Delegates from more than 30 countries are gathering in Indonesia to tackle the problem of people-smuggling networks that prey on people desperate to escape economic hardship or repressive regimes. "I stayed for one week in Thailand, and after that when I get some problem with Thailand police, my smuggler send me to Kuala Lumpur," said Ashgar Jan, who fled his home in Afghanistan 13 months ago because of the repressive Taleban government. "I wait more than one month in Kuala Lumpur. And from Kuala Lumpur my smuggler sent me to Medan city, Indonesia." Ashgar Jan, 26, is living in a modest hotel on the Indonesian island of Lombok. "And from Medan I come to Jakarta, and I stayed more than 10 days in Jakarta," he said. "After that I come to Surabaya, and more than 3 months I stay in Surabaya, and after that I take a ship with all these people."

The Taleban wanted Mr. Jan, a businessman, to become a soldier. He reached Indonesia by paying more than $5,000 to people smugglers to get him travel documents and arrange his journey. "The smuggler make a passport. For smugglers, nothing is impossible," he said. Along with 212 others, Mr. Jan boarded a ferry arranged by the people-smugglers to try to make it to Australia, which they hoped to enter illegally.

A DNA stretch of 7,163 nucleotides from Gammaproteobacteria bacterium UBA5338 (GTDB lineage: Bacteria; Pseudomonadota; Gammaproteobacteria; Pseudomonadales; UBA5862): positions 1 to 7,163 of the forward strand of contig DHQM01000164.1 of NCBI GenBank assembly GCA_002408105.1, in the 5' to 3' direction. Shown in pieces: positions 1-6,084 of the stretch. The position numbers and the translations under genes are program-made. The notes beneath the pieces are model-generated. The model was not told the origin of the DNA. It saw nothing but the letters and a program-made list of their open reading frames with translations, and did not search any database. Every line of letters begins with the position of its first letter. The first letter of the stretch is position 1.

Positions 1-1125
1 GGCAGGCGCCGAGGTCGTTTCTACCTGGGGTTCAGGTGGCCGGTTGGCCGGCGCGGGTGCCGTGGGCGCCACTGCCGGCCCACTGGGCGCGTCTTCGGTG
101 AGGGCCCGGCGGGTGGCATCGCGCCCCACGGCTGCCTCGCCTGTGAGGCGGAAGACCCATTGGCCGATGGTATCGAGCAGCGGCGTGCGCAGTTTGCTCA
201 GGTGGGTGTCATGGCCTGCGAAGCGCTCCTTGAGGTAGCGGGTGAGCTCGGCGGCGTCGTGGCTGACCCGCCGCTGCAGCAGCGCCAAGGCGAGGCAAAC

After 10 days at sea, Australian authorities caught them and returned them to Indonesia in November. Now they live in a hotel, where food and housing is sponsored by international aid organizations. Without any money of their own, they have nothing to do but sit and wonder about what may happen next and what they have left behind. "Because from early in the morning we get up, we take breakfast, and after that we just wait for lunch," said Ashgar Jan. "After that we wait for dinner. Just these three things, nothing more. And everytime we will think our family, our sons our country, our relatives and we don't have any information about that. Maybe they all died, they all lived." Mr. Jan and his friends have applied for official refugee status from the United Nations High Commissioner for Refugees. The UNHCR must determine whether the life of a would-be refugee is genuinely threatened at home and that he or she is not merely an economic migrant.

They now wait for the UNHCR's decision. Recent events have put a spotlight on the asylum-seekers and the people-smugglers who prey on their desperation. Last October, at least 350 people died trying to reach Australia when the boat they were on sank in Indonesian waters. The defeat of the Taleban in Afghanistan also has increased awareness of the Afghans who had fled the country. Although the Taleban has been defeated, Mr. Jan and his friends reject the argument that they could go home. They say it remains unstable. "If Taliban is finished, ... another group becomes powerful, they make their own government." Mr. Jan says after his experience, he will not trust the people-smugglers again. He does not want to go back to Afghanistan, and knows he has little chance of making it to Australia. For the moment, he can only wait until the UNHCR decides his fate for him.